Albums of the Week: AngelHeaded Hipster, Peter Grimes, American Head

The three best new releases you should listen to

Albums of the Week
(Image credit: PXHere )

This week’s best new releases include various artists singing the songs of Marc Bolan and T. Rex, a new recording of Benjamin Britten’s 1945 opera and the latest record by The Flaming Lips.

Various: AngelHeaded Hipster – The Songs of Marc Bolan & T. Rex (BMG £13)

Marc Bolan was the “platonic ideal of a pop star - glamorous, impish, lovable yet elusive”, said Tim de Lisle in The Mail on Sunday. Now, 43 years after his death, he receives “one of the biggest compliments known to songwriters” - a tribute by Hal Willner, the great producer who sadly died earlier this year of Covid-19, soon after completing work on this wonderful album. Willner’s special gift was for matching material and artist, and here a starry array of Bolan fans - including U2 with Elton John, Joan Jett, Nick Cave, Peaches, and Marc Almond - deliver beautifully realised covers of some of his best songs.

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There are moments when Bolan’s “defiantly gibberish” lyrics feel exposed, said Neil McCormick in The Daily Telegraph. “I got giraffes all up in my hair and I don’t care,” croons Father John Misty on Main Man. But in fact, it scarcely matters. With its “intriguing cast, exotic songs and dazzling arrangements”, this treat of an album is a “loving, rich, strange and rewarding delight”. My advice: “Bang a gong, and get it on.”

Britten: Peter Grimes (Chandos; £23)

This superb new recording of Benjamin Britten’s breakthrough 1945 opera, by the Bergen Philharmonic under Edward Gardner, is up there with the “finest” ever, said Erica Jeal in The Guardian. It was made last year following several semi-staged performances and acclaimed concerts – and the recording is thus “extraordinarily well run-in”. Even in audio only, it registers as a “genuine music drama”. The music “leads us through the story in one urgent, vital sweep”, the sound is “huge and thrilling”, and there’s “sparkling interplay between singers and orchestra”.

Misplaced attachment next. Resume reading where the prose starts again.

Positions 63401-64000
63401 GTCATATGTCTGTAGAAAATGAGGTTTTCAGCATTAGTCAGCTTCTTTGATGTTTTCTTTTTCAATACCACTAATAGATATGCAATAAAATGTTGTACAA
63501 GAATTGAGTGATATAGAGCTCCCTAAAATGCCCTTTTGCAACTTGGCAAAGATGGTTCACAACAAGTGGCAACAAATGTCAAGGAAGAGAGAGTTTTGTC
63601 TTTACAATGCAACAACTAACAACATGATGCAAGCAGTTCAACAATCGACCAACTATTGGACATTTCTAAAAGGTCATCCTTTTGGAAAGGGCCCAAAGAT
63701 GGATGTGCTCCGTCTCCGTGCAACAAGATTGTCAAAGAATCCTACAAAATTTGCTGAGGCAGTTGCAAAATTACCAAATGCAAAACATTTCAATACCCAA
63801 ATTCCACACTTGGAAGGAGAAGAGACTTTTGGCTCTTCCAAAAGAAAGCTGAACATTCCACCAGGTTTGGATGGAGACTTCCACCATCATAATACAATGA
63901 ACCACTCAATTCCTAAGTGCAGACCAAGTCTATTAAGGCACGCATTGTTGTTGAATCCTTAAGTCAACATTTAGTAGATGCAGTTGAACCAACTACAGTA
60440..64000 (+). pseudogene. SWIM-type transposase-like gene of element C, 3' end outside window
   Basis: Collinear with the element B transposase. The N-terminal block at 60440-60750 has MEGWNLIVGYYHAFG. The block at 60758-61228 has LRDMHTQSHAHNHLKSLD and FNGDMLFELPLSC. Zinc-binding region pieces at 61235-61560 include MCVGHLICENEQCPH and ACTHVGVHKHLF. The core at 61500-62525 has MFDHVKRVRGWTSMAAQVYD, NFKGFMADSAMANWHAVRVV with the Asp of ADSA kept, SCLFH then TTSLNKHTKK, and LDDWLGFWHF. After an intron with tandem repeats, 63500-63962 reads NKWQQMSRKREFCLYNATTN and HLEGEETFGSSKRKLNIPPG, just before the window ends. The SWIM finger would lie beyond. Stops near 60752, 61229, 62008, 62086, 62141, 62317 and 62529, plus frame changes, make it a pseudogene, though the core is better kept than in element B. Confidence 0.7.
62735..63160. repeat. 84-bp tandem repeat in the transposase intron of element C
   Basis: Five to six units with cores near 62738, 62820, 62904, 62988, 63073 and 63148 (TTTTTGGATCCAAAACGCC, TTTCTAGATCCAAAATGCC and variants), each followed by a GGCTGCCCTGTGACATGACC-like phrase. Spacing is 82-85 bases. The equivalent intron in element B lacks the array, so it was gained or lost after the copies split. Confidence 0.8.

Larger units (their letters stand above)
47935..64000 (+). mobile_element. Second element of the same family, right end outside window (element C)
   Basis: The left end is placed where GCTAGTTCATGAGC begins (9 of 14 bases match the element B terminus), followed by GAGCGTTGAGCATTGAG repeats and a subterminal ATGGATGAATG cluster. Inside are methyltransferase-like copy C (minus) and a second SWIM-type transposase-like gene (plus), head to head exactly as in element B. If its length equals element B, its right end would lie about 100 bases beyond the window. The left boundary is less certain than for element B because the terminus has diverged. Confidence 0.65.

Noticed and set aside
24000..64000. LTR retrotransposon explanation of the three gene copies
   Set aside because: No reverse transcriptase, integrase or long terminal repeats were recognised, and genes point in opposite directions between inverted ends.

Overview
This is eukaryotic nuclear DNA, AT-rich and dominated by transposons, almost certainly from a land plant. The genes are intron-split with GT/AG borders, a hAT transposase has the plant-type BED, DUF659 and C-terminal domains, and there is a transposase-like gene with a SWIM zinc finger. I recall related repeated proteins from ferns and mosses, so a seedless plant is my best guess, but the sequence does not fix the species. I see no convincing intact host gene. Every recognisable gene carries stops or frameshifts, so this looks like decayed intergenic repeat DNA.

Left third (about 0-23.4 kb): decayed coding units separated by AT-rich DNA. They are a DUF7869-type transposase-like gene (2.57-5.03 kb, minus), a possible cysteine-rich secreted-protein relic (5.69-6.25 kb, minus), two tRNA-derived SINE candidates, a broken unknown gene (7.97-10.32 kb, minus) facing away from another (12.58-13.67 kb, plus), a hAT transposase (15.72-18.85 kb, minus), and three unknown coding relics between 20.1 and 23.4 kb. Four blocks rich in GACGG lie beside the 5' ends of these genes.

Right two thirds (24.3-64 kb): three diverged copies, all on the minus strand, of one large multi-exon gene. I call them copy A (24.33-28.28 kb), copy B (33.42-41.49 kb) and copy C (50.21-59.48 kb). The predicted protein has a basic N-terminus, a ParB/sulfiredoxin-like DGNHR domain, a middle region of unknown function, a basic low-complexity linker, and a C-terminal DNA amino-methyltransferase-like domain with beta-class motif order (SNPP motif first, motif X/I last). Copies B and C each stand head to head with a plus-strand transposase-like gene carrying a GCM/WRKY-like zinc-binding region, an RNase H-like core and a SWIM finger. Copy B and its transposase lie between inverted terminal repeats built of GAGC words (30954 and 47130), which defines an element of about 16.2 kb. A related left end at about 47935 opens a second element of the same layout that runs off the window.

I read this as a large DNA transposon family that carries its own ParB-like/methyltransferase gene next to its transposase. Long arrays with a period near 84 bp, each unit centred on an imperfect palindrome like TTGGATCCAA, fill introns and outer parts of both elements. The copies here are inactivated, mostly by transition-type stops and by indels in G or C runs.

This “outstanding” Peter Grimes is one to “cherish”, agreed Hugh Canning in The Sunday Times – and it preserves Stuart Skelton’s “immense incarnation” of the title role. His Grimes is “brutish” in his treatment of the apprentice, yet “heart-breakingly vulnerable” in the mad scene. Erin Wall and Roderick Williams provide fine support, and the Bergen choruses (with singers from the Royal Northern College of Music) “share the honours with Gardner’s superlative orchestra”.

The Flaming Lips: American Head (Bella Union; £10)

Recent Flaming Lips albums have been “gimmicky or unlistenable”, said Will Hodgkinson in The Times. But on American Head, they rediscover “what they do better than anyone, which is a dreamy, richly melodic take on psychedelic rock containing stories culled from experience”. Their best album since 1999’s The Soft Bulletin, it’s a strangely moving “hallucinogenic epic about the other side of the American dream”. Harmonies and melodies “unfold with ease” and crescendo before breaking into “musical Technicolor” and there is a luxurious, Beatlesque quality throughout. Just wonderful.

This is an album about memories of childhood and adolescence, said Elisa Bray in The Independent. The sound is “accessible, tender and surreal”. Many of the songs are augmented by backing vocals from Texas country star Kacey Musgraves. And the bucolic tone throughout “conjures flashbacks with wide-eyed wonder”, especially in the “melodic gem” Dinosaurs on the Mountain. Evocative and beautiful, the album is a thrilling return to peak form.

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